Airway obstruction

If someone chokes and cannot breathe normally, it is important to intervene quickly. Airway obstruction can lead to oxygen deprivation, cardiac arrest and life-threatening injuries. It is therefore important that you know how to proceed to best help the person.

What can you do?

If the person is still conscious and can cough, ask them to continue coughing. Coughing might naturally remove the stuck object. If the person is unable to breathe, cough or speak, you must help by alternating five back blows and five abdominal thrusts. The method below works for adults and children over one year old.

Give back blows:

  • Start by standing behind the person and leaning them forward so that their head is tilted downwards.
  • Hold one hand against the upper part of the person's chest for support.

• Then give up to five strong strokes with the lower part of your hand between the person's shoulder blades.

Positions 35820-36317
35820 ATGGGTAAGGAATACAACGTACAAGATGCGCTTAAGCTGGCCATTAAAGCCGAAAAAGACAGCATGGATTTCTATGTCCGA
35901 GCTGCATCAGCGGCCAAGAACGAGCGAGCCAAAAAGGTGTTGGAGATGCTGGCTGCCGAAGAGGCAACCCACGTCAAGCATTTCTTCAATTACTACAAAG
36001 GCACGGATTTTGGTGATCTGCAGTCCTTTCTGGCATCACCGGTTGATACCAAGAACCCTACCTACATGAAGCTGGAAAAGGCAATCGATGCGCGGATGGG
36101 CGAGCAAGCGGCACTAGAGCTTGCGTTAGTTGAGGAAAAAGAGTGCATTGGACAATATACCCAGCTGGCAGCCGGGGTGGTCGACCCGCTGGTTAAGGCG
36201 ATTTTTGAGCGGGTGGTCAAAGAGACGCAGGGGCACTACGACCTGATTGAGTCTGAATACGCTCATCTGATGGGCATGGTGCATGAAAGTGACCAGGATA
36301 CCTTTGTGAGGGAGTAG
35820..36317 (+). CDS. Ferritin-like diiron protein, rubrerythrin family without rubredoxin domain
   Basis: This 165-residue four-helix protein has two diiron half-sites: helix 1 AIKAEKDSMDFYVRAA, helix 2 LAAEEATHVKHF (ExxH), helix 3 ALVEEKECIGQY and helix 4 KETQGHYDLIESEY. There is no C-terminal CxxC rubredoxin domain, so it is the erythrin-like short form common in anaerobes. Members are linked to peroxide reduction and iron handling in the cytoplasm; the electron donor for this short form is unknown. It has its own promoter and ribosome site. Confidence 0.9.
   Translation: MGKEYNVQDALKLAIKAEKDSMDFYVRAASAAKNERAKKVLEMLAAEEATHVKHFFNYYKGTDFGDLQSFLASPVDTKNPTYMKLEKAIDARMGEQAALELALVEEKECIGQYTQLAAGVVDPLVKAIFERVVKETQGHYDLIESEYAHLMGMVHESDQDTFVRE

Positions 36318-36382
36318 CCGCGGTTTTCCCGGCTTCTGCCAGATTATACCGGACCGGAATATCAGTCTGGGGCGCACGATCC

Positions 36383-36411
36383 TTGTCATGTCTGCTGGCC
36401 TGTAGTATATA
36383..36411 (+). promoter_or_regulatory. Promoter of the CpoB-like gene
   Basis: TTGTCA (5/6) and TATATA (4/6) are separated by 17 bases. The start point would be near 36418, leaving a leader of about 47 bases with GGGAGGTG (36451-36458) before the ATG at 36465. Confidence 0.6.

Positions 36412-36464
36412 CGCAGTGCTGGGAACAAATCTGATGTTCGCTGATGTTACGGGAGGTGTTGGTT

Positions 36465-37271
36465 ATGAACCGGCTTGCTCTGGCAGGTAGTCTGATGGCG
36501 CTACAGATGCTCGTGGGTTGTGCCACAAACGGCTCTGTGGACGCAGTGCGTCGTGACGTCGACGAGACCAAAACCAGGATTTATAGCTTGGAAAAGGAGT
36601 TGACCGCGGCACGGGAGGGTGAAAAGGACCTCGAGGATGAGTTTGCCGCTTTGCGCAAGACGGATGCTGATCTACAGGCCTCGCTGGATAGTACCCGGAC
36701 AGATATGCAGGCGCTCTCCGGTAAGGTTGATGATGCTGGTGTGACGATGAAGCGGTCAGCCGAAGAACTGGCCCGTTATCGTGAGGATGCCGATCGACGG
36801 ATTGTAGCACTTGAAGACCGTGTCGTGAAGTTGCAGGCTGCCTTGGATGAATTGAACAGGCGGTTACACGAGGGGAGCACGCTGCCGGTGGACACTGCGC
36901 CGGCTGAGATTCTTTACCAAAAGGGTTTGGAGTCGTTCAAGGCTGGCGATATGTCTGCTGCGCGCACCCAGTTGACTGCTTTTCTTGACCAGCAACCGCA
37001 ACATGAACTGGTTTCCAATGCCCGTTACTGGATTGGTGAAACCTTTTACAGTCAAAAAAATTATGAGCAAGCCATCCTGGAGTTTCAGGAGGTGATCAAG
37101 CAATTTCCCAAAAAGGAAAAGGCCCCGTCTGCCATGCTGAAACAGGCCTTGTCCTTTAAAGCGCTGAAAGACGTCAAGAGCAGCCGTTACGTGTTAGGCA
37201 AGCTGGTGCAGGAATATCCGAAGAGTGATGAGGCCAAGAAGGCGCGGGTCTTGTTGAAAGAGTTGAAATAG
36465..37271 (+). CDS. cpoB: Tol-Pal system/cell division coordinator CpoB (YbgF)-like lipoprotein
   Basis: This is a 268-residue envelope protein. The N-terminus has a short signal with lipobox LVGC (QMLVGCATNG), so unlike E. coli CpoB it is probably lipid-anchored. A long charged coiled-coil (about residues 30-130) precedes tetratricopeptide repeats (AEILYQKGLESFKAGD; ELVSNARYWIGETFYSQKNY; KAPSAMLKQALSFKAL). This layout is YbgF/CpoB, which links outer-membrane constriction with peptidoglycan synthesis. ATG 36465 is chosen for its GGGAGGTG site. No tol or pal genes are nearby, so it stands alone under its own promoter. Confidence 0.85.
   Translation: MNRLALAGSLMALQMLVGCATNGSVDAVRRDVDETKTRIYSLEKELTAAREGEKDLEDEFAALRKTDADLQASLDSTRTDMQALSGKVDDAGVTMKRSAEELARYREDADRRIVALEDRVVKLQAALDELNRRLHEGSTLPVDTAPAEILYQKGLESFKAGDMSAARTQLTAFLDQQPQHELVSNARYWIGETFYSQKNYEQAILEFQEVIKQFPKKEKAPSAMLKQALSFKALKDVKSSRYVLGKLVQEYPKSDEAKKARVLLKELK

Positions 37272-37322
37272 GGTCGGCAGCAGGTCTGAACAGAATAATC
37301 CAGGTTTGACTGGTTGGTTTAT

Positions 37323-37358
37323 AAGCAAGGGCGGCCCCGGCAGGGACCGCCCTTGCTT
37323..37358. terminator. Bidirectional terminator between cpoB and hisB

If back blows do not help, apply abdominal pressure:

  • Stand behind the person.
  • Bend the person forwards.
  • Wrap your arms around the waist.
  • Make a fist with one hand and place it between the navel and the chest. Place the other hand on top.
  • Give five strong abdominal thrusts.

Continue alternating back and abdominal thrusts until the object causing the blockage comes up. If the person becomes unconscious, call 112 and start CPR with alternating 30 chest compressions and two breaths.

Educate yourself

There are courses where you can practise helping people with airway obstruction.
For example, through the HLR-rådet, Röda korset och Svenska Livräddningssällskapet.